The trial judge granted Stone Harbor's motion for summary judgment, concluding that Lloyd's failure to file a notice of appeal, or any other kind of application for review, with the County Court (now the Superior Court) deprived the court of jurisdiction over the matter. Defendant appeals.

N.J.S.A. 40A:14-150 is the controlling enactment. It provides:

Any member or officer of a police department or force in a municipality wherein Title 11 (Civil Service) of the Revised Statutes is not in operation, who has been tried and convicted upon any charge or charges, may obtain a review thereof by the County Court of the county wherein such municipality is located. Such review shall be obtained by serving a written notice of an application therefor upon the officer or board whose action is to be reviewed within 10 days after written notice to the member or officer of the conviction. The officer or board shall transmit to said County Court a copy of the record of such conviction, and of the charge or charges for which the applicant was tried. The County Court shall hear the cause de novo and may either affirm, reverse or modify such conviction. If the applicant shall have been removed from his office, employment or position the court may direct that he be restored to such office,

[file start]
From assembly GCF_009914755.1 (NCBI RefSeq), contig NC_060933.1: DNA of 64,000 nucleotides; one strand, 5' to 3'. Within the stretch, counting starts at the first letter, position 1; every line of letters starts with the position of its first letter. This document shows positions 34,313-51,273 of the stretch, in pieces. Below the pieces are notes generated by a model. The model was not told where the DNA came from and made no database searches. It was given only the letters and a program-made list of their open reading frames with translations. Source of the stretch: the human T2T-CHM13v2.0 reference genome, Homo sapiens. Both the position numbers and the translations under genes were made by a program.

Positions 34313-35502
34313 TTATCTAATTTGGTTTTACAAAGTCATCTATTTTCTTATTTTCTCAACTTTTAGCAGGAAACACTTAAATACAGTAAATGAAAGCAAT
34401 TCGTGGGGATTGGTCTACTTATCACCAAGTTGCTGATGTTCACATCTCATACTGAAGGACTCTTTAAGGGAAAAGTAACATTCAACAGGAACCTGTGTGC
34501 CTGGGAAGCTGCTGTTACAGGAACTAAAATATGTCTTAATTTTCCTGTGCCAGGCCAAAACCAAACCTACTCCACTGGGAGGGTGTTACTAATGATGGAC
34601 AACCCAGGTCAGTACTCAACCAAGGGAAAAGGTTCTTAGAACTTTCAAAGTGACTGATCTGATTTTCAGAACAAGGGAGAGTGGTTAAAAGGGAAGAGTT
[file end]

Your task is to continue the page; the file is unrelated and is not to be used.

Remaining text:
[178 NJSuper Page 5]

employment or position and to all his rights pertaining thereto, and may make such other order or judgment as said court shall deem proper. (Emphasis added.)